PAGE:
Michael Rose

Hi Rahat. What you’ve described is quite common so you’re not alone. I talk about this some in my Pencil review, but here’s a quick recap if you haven’t read it.

In my experience Blend sometimes misfires if you aren’t pressing hard enough when drawing. Pressing down on the tip while drawing registers as an input with Paper, while lightly gliding the tip across the screen might not.

There is a spring in the tip that I can only guess aids in decipher touches versus non touches. Paper tries to be smart about these touches too which is why sometimes you might observe a blend or stroke disappear or correct itself.

The more you use Pencil the less it happens, but it can still be quite annoying even after getting comfortable with the stylus. A possible solution is to turn off the Blend feature until you need it. It’s not ideal, but will solve the misfires. You can modify Pencils’s behavior by tapping the 53 circle in the upper right corner, tapping Pencil, and then flipping Finger between “Blend” and “Nothing” depending on if you want to use it or not.

Rahat

Hi Michael,

Thanks for your advise. I have replaced the original tip and its much better now. I quite like the blend feature of pencil, wondering if its possible to achieve such effect while using other stylus. anyways, i really appreciate your quick reply.

Cheers.

Michael Rose

That is good to hear.

For now Pencil is the only stylus that enables the Blend feature. I really hope they add the ability to other Bluetooth enabled styli at some point. Or make so you can toggle it on/off even if you don’t use a stylus.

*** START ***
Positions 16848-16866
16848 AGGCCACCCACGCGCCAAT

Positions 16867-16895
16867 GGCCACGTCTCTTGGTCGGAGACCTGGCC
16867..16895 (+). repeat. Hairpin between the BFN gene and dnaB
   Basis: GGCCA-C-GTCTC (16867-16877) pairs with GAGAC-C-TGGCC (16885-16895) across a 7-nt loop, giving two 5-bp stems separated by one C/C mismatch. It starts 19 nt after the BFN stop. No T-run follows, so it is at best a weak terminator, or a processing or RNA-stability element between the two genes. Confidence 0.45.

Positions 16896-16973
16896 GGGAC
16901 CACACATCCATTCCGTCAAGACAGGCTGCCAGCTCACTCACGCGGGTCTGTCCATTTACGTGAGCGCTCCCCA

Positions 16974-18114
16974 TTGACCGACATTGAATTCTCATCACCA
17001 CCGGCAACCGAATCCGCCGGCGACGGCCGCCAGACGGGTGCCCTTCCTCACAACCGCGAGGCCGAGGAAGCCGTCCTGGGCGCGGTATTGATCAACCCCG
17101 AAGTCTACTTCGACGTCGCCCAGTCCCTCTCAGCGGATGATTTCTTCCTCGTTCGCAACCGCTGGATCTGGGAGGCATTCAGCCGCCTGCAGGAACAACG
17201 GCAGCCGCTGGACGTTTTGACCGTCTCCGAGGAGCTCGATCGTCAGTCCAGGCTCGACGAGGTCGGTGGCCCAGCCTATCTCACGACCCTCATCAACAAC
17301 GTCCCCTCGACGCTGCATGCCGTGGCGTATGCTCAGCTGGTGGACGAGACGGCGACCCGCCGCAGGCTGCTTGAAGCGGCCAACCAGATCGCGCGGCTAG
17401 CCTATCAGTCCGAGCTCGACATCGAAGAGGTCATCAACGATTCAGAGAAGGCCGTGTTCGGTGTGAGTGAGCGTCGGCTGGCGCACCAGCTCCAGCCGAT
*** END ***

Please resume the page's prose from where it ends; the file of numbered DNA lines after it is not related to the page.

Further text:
Mikee

Wait, let me get this straight. I’m sorry if I’m too redundant. Even though I still don’t have the tools, “If” I buy a pencil, and connect it to paper, ALL tools would be unlocked? Is that it? Please correct me if I’m wrong because I’m dying to use the app with complete tools :[

Michael Rose

Yes that’s correct. When you connect Pencil to Paper it unlocks the tools, but they only stay unlocked for 30 days. You’ll need to connect Pencil again and they’ll unlock for another 30 days. Rinse/repeat.

As far as I can tell it’s a measure 53 took to lock the tools down to those who actually “own” Pencil. Otherwise you could just connect a friend’s Pencil to your iPad once and have the tools for free. It’s not a big deal if you actually own Pencil and use it – the tools will stay unlocked that way.

Mikee

Oh my gosh. Super thanks. Now all I have to think about and do is to buy that pretty darn pencil <3

Larry